The results of my project affirmed that utilizing readers theater does lead to improved levels of fluency and reading comprehension. However, while all my students benefited, my results did not show equal gains for all students.

I broke the data down into the four major groups - academically talented, general education, bilingual and special needs - represented in my classroom and learned that the academically talented group showed no gain because they were already fluent readers with great comprehension. I saw roughly the same percentage of gains in word recognition for the remaining groups. Overall comprehension was greater for the general education and special needs students than the bilingual students, I am theorizing that this change was due to the fact that despite their fluency with the language, children for these two groups still needed to develop their understanding of the vocabulary to improve comprehension. For the bilingual students, this is clearly not enough of an intervention.

Readers theater improved my students’ reading rate, word recognition accuracy and use of expression while reading as well as their attitudes toward reading. They benefited both from the multiple interactions with the text and with their peers, resulting in improved fluency and comprehension levels. Incorporating fluency instruction is integral to the creation of an effective comprehension program because if fluency is not developed, the act of decoding drains some of the students’ available resources from constructing meaning of the text resulting in lower comprehension. My assumption is that as their self-concept as readers got better they demonstrated greater fluency and comprehension. Periodic assessment was critical to my discovery of how to make readers theater a successful experience for my students. The students who experienced a change in attitude towards reading likewise showed the greatest gains in fluency, but it is not clear if the attitude changed as a result of improved performance or vice versa since the attitude survey was only administered at the start and end of the study. In the future, I might use some informal interviews to help me figure out what aspects of the intervention are supporting good reading.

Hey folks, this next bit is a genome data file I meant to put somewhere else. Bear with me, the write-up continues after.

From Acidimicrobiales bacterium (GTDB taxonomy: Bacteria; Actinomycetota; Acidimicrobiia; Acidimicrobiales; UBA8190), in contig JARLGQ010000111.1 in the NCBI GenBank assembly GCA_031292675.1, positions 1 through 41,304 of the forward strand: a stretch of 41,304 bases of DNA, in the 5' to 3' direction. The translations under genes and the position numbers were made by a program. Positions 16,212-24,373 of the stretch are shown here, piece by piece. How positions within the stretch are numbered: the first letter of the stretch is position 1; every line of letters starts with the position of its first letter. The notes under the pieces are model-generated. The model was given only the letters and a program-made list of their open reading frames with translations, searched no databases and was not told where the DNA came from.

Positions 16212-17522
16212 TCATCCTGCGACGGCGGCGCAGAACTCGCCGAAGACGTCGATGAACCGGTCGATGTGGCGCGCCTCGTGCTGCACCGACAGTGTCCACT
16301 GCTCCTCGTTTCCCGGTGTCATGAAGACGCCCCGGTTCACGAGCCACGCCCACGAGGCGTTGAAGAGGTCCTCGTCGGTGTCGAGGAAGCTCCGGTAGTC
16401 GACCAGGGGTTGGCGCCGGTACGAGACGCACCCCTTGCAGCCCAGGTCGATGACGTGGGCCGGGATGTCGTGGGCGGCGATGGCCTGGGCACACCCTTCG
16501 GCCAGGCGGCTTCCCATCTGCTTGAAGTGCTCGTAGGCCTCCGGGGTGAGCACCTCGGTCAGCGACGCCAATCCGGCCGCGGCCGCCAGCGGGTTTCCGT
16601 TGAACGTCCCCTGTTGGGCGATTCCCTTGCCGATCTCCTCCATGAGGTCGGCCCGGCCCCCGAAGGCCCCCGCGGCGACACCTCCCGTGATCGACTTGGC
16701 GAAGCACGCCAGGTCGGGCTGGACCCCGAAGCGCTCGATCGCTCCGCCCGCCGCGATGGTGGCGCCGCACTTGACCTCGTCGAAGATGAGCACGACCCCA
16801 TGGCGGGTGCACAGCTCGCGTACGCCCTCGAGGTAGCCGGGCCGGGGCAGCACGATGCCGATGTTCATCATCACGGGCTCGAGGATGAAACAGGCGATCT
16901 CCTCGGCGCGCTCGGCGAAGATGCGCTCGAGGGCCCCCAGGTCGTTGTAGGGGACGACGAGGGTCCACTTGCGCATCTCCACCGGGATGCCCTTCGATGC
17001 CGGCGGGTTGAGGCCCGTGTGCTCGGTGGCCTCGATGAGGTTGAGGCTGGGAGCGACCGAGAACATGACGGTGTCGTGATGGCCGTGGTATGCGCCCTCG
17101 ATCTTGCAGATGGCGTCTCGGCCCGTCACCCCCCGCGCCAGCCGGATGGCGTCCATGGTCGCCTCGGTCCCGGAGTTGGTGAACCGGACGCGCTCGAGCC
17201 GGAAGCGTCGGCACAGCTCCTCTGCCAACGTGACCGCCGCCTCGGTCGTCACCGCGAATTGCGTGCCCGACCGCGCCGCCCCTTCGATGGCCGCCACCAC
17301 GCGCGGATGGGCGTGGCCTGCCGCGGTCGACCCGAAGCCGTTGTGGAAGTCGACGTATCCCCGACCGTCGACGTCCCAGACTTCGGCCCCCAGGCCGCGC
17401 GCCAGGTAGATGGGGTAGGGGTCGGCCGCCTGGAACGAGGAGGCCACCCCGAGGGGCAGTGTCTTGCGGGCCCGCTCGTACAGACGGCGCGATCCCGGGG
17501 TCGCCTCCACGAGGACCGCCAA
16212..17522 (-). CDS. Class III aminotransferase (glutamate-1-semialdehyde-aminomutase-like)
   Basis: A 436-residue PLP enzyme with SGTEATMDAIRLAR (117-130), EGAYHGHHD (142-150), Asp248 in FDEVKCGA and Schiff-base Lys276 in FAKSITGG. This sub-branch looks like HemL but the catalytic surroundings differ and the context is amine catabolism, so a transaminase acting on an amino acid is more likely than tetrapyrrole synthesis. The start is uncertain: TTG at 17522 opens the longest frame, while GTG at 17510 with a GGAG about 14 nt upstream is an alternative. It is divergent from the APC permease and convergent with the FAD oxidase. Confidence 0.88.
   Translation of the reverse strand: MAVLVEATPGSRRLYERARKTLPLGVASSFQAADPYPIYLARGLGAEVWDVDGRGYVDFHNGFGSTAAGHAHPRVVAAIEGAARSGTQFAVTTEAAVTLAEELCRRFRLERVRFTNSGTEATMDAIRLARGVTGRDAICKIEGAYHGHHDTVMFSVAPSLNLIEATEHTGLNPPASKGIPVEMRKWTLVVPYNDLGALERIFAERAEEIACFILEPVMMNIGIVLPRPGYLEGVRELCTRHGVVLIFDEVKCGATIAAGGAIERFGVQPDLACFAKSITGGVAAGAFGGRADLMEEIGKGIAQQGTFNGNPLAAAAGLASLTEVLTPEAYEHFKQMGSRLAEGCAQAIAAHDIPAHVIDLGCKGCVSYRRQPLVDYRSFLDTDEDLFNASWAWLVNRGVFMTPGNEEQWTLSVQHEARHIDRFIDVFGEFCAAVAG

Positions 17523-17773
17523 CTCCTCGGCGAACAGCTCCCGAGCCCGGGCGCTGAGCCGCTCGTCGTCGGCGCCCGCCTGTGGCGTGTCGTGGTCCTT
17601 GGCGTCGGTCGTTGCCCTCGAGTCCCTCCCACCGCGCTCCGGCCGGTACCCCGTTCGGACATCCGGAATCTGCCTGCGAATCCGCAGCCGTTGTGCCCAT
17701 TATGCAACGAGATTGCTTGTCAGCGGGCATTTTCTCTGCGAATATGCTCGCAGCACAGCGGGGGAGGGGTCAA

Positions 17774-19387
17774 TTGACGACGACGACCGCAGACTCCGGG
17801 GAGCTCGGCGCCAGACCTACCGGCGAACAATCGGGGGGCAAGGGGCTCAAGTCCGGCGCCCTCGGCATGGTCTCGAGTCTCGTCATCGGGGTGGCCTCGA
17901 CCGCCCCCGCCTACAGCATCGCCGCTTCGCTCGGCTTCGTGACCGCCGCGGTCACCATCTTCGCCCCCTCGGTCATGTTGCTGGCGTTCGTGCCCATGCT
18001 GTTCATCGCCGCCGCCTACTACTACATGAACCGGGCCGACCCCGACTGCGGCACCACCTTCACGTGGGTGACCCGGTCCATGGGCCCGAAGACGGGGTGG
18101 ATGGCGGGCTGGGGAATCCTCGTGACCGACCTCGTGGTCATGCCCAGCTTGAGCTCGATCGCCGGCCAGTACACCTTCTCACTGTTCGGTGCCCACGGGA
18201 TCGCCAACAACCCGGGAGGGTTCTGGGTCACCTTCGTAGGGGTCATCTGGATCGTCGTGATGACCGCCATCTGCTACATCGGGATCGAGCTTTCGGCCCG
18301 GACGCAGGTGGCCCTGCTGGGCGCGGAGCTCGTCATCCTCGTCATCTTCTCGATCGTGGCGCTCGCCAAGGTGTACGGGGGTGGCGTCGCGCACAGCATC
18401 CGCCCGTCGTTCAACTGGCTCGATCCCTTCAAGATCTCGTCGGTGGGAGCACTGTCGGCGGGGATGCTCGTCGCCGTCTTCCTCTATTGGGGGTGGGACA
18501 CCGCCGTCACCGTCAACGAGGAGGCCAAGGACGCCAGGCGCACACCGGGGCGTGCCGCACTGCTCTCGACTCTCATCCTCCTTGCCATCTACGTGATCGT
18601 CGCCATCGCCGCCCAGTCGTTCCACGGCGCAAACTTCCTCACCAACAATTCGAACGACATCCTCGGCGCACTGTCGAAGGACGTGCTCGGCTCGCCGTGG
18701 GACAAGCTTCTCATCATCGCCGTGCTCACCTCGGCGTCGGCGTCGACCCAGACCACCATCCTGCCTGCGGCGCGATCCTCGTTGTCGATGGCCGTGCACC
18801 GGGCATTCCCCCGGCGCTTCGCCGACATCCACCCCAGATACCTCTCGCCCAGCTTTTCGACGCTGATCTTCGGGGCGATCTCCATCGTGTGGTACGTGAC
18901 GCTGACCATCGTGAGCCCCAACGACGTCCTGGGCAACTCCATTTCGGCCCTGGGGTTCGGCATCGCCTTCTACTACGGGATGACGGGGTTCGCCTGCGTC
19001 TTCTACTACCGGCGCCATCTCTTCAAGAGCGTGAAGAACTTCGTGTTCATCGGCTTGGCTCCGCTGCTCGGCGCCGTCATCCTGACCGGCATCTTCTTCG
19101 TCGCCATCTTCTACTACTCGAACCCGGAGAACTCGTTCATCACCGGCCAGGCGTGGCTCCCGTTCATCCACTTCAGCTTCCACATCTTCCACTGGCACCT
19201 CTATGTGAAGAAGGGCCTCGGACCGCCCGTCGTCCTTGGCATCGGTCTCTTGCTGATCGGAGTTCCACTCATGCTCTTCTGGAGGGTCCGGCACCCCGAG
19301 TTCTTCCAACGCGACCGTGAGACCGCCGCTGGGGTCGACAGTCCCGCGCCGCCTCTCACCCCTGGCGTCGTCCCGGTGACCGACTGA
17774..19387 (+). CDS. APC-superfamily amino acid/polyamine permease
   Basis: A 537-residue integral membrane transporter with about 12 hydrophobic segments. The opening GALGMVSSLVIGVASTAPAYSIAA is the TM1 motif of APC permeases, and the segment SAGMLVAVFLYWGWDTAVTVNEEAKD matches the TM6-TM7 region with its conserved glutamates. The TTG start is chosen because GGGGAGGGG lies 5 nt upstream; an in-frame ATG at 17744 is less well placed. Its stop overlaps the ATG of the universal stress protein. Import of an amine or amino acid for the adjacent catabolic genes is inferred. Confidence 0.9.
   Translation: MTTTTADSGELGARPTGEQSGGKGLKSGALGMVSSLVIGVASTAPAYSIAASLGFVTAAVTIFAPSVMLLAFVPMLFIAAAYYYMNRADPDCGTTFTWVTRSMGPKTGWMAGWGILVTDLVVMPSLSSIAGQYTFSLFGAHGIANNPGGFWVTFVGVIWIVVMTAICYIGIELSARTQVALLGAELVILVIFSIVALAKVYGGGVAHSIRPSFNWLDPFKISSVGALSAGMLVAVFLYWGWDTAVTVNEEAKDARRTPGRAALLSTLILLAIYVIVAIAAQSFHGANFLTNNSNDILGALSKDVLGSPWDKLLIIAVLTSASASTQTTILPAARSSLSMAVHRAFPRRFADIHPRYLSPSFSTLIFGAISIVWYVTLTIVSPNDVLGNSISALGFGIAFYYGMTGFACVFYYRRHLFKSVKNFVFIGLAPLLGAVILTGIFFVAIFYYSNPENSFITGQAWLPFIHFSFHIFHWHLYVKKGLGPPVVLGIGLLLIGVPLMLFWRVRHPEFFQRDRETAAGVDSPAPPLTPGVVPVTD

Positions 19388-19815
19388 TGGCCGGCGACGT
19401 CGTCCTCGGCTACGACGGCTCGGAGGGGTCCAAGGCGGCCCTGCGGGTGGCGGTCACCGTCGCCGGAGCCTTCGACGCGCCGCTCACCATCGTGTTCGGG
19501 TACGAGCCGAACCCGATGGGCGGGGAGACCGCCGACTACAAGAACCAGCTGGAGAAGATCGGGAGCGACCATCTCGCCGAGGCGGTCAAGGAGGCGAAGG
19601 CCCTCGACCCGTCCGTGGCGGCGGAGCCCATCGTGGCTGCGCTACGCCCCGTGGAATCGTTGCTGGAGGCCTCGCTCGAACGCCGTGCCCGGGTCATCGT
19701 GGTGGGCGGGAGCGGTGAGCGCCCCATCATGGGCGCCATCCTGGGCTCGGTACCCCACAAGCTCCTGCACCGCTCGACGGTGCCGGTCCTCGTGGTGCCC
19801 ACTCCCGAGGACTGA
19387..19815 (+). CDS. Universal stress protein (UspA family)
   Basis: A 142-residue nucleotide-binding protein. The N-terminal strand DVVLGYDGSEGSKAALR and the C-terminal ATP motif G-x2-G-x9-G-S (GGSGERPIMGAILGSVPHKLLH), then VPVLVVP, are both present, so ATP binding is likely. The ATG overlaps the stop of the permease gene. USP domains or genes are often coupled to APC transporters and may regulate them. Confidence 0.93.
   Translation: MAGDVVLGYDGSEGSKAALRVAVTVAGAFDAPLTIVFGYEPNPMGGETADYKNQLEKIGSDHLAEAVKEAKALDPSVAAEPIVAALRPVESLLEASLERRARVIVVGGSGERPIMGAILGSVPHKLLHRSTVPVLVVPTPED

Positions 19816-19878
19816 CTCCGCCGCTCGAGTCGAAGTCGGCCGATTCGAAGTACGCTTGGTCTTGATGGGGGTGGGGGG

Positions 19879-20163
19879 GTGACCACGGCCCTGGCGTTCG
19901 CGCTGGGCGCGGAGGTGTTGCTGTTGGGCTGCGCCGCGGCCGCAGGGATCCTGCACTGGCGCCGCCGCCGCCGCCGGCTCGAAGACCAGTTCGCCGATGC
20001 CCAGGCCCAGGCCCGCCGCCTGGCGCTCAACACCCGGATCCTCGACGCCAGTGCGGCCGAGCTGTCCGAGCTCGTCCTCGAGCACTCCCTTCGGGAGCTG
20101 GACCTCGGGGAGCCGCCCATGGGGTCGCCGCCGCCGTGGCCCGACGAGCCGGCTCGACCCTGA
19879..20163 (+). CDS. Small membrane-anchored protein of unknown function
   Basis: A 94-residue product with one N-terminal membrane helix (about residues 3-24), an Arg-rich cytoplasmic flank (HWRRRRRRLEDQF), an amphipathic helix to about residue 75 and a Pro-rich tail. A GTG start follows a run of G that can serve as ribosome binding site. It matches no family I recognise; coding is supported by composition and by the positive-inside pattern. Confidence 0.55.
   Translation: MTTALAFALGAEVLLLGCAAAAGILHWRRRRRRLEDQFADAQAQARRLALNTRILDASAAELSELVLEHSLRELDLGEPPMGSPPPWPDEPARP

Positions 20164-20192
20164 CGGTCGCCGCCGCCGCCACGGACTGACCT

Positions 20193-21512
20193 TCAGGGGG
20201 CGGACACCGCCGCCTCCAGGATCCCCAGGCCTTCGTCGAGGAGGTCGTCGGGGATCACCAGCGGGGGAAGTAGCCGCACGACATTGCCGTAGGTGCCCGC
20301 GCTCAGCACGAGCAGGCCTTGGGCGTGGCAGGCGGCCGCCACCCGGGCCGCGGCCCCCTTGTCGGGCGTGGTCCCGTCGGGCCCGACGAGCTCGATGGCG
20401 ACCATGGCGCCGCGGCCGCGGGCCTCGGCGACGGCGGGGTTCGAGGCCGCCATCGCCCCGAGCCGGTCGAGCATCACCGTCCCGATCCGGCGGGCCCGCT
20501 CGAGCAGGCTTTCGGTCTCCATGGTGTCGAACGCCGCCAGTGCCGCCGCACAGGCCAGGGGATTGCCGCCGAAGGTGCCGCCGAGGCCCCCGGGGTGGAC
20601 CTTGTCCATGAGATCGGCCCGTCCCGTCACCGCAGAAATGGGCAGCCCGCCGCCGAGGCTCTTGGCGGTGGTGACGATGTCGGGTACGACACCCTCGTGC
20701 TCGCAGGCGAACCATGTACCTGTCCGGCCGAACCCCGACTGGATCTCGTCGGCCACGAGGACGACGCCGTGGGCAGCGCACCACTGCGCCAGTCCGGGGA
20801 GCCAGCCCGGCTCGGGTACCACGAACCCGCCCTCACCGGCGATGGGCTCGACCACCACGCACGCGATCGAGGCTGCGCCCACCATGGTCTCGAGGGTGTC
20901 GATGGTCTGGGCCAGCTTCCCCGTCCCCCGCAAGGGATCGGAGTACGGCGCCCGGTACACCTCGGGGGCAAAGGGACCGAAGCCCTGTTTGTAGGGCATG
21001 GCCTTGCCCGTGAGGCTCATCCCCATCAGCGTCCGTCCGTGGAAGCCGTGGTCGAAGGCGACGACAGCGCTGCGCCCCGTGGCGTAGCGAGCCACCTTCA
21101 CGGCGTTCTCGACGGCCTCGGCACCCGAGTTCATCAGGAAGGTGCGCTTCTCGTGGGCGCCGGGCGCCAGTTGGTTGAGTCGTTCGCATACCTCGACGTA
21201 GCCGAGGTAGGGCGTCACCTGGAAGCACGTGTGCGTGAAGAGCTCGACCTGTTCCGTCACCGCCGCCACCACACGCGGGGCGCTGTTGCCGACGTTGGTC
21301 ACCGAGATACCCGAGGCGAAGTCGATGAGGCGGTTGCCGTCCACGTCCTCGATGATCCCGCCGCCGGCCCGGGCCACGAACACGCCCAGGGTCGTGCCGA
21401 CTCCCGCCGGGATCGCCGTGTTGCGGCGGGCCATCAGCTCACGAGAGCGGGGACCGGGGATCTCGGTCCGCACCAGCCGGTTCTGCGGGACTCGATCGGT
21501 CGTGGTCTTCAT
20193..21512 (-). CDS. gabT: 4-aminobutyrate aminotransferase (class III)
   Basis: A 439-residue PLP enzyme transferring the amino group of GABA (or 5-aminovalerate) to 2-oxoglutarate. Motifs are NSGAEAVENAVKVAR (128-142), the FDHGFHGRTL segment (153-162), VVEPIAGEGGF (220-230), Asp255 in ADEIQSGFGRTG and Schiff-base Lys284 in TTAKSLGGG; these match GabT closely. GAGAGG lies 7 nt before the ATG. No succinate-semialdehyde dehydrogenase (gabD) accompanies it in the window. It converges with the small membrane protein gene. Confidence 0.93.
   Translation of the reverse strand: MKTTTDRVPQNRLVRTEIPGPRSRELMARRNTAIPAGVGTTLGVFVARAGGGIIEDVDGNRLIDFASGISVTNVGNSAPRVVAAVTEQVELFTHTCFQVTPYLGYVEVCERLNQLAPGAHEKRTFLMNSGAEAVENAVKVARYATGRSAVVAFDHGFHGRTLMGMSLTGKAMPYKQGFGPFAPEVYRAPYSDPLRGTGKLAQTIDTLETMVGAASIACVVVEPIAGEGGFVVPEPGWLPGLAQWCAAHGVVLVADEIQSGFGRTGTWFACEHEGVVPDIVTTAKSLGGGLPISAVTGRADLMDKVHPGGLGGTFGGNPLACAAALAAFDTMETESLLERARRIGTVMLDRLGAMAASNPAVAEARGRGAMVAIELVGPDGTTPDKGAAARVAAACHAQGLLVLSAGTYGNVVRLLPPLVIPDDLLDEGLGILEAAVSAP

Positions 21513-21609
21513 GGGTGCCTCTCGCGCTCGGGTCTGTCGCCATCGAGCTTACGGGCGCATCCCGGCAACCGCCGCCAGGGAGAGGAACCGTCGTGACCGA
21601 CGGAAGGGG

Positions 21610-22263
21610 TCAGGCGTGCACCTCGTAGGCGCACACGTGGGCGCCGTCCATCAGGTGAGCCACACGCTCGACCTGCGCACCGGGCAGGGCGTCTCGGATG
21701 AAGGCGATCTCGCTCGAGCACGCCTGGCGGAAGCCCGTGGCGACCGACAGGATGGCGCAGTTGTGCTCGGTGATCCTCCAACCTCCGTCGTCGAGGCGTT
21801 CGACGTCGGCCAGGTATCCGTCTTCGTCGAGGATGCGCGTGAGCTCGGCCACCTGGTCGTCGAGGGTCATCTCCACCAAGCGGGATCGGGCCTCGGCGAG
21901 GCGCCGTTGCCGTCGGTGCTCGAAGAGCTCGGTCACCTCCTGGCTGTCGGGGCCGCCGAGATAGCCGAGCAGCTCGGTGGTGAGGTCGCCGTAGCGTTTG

V. Policy Implications/ Recommendations

  • Teachers of struggling students could utilize readers theater to provide their children with an enjoyable opportunity to engage in rereading texts to improve fluency and comprehension levels.
  • Fluency instruction, key to effective comprehension programs, can be incorporated through the teacher creation of readers theater scripts across the curriculum.
  • Administrators need to encourage teachers to incorporate motivational reading activities, such as readers theater, into their reading programs to improve student attitude and performance.
  • Fluency assessments should be administered at quarterly intervals to help teachers analyze students current performance levels and utilize that data to drive their future instruction.

VI. Next Steps
I will present my findings to my colleagues and encourage them to incorporate fluency assessments and readers theater in their curriculum.



Janet Caluris
JCaluris@comcast.net

Research Focus:
Reading Comprehension

TNLI Affiliate:
Chicago

School:
Peterson Elementary
5510 N. Christiana Avenue
Chicago, IL 60625

If you would like to learn more about Teachers Network Leadership Institute, please e-mail Kimberly Johnson for more information.

 

 

Come across an outdated link?
Please visit The Wayback Machine to find what you are looking for.

 

Journey Back to the Great Before